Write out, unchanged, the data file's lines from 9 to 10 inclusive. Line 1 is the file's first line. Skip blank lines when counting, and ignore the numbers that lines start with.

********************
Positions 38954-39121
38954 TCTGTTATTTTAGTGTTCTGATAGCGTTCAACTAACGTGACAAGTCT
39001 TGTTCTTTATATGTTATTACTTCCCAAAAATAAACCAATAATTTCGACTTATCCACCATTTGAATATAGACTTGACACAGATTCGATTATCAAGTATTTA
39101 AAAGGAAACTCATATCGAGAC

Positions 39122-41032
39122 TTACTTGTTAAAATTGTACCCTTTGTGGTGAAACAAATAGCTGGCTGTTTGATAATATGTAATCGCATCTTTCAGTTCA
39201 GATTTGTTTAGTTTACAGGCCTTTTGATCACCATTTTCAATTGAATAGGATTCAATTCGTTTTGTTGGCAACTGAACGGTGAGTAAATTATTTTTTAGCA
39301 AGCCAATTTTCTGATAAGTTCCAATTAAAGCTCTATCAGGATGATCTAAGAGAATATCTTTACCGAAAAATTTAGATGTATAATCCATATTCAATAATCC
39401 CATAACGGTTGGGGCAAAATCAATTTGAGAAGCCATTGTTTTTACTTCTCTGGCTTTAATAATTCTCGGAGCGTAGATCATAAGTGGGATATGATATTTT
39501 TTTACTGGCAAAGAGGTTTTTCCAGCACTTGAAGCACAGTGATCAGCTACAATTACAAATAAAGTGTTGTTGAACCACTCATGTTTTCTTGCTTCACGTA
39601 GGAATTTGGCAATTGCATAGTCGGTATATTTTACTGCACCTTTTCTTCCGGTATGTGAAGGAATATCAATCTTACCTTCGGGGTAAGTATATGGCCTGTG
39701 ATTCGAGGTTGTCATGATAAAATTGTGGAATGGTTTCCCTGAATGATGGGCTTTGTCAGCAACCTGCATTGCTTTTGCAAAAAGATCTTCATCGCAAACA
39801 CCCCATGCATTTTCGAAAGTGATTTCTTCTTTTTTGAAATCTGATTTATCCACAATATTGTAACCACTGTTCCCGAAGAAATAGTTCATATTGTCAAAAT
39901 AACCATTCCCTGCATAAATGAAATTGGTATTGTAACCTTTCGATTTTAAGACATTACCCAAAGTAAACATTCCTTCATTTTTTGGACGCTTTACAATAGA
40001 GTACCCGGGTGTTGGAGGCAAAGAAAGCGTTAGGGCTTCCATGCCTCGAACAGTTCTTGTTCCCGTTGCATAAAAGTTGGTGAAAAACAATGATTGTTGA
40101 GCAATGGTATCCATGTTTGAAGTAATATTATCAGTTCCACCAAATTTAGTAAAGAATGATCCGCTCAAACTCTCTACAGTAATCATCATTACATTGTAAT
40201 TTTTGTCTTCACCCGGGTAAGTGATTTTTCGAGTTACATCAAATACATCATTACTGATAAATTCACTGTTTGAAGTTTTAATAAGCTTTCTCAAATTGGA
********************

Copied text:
39401 CATAACGGTTGGGGCAAAATCAATTTGAGAAGCCATTGTTTTTACTTCTCTGGCTTTAATAATTCTCGGAGCGTAGATCATAAGTGGGATATGATATTTT
39501 TTTACTGGCAAAGAGGTTTTTCCAGCACTTGAAGCACAGTGATCAGCTACAATTACAAATAAAGTGTTGTTGAACCACTCATGTTTTCTTGCTTCACGTA